Politicians of Kurdish origins that gathered under the DTP made their first significant move this weekend. Three of them, Osman Özçelik, Aysel Tuğluk and Fatma Kurtulan went to northern Iraq and took back the missing soldiers by contacting the PKK under surveillance of Iraqi officials, northern Iraq government representatives and U.S. soldiers. The DTP highlighted its message to the public that it is the address to resort to for a political solution. The DTP's leader, Ahmet Türk, reiterated that they adopted a humanitarian view of the crisis, speaking to Turkish Daily News. The DTP's head of parliamentary administration, Sırrı Sakık, denied any ulterior motives for gaining political leverage from the hostage situation. "But we repeat this: Turkey must solve this problem with dialogue," he [said].

AKP angry with DTP

Ruling Justice and Development Party (AKP) parliamentary group deputy leader, Nihat Ergün, said it is not clear how exactly the DTP was involved in the resolution of the hostage crisis, adding that these initiatives did not change the truth that the PKK spreads terror. "While the reality of terror remains in place, the DTP bringing soldiers back does not mean quitting the struggle," Ergün said.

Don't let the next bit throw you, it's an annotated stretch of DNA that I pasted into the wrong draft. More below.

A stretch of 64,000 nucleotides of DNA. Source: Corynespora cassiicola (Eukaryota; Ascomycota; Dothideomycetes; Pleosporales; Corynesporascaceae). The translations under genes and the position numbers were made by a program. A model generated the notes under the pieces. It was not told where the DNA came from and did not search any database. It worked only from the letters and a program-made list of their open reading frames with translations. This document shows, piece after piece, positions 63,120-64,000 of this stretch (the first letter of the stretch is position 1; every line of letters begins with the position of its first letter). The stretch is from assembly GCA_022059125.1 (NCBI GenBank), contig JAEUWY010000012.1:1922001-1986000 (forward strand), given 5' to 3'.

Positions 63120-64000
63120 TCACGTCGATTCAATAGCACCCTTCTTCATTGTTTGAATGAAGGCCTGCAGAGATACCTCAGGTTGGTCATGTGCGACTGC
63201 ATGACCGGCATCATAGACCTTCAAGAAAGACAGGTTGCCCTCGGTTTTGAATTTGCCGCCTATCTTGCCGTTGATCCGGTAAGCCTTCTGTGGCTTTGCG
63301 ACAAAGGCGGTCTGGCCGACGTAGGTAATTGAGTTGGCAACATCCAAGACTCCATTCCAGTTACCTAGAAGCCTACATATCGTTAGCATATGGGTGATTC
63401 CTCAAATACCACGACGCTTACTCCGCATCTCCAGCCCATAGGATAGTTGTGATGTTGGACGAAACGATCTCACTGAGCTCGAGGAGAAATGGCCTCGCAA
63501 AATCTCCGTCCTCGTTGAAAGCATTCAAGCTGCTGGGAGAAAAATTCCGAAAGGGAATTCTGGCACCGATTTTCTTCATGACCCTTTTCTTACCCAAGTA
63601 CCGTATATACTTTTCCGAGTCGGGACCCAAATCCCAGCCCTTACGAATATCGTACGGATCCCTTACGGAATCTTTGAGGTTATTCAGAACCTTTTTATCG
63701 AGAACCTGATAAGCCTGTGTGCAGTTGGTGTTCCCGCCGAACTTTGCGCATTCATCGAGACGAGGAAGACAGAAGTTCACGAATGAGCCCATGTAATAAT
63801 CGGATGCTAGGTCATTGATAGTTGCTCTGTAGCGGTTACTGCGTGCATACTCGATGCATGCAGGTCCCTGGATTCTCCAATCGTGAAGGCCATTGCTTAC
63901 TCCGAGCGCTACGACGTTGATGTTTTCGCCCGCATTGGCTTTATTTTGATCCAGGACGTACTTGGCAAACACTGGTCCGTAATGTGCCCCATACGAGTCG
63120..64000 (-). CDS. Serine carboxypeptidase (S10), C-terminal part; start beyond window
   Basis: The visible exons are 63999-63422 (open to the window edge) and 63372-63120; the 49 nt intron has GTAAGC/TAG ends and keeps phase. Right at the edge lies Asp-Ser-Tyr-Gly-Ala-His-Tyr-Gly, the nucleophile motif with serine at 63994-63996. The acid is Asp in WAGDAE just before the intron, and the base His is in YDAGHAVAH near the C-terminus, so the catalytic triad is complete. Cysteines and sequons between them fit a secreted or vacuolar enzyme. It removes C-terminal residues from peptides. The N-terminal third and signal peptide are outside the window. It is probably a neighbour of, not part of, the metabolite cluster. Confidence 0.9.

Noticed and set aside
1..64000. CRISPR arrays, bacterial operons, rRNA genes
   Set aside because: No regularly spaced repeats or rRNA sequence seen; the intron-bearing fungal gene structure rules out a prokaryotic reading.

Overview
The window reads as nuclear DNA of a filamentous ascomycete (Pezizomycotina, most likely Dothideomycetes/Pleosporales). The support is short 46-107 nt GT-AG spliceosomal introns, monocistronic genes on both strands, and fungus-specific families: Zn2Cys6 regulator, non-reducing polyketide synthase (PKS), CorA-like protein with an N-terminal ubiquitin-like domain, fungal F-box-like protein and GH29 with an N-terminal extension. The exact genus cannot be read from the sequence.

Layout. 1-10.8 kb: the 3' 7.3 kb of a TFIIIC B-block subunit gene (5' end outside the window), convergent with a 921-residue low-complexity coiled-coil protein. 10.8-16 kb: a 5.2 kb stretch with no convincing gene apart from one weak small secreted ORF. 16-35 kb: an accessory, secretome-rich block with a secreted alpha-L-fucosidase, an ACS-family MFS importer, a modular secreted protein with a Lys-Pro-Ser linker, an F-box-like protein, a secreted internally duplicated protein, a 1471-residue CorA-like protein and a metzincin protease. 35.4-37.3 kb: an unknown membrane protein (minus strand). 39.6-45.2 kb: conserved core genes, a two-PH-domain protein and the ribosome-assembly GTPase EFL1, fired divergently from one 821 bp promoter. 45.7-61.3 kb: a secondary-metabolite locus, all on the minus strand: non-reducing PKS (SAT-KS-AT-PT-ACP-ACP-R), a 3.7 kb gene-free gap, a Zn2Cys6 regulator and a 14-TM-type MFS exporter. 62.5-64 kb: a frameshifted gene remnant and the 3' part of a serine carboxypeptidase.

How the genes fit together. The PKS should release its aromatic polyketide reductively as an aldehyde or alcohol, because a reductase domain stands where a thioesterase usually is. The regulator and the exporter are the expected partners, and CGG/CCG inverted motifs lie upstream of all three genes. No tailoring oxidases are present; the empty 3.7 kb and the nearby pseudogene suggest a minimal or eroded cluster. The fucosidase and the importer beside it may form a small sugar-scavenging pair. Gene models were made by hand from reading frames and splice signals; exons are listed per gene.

An end to the nation state will not be considered as part of a political solution if this is what they mean by a political solution, said Ergün. "If DTP members want to bring terrorists back from the mountains, or convince the terrorist organization to give up violent methods, then let them use their influence," said Ergün. He added that any possibility of negotiations between the state and the terror organization is inconceivable.

'DTP benefits from hostage crisis'

Nationalist Movement Party (MHP) parliamentary group deputy leader, Oktay Vural, said the DTP is after political gain by turning the hostage situation into a negotiation process. "It was known from the beginning who took the soldiers, who controlled them and who was in charge. The DTP knew this too," said Vural.

"Was it the AKP who wanted the DTP to mediate? Did they ask Barzani to mediate between Turkey and Barzani? It was impossible for the PKK to harm the soldiers anyway," said Vural, adding that the exploitation of the event was a sign of the beginning of a negotiation process.

Republican People's Party deputy leader, Cevdet Selvi, said they found the DTP's efforts to mediate with the PKK unhealthy. "Turkey would never negotiate with terrorists. These attempts are merely intended to distract Turkey from a cross-border operation," he said.

And you thought American politicians were stupid! Once again, we are Through the Looking Glass.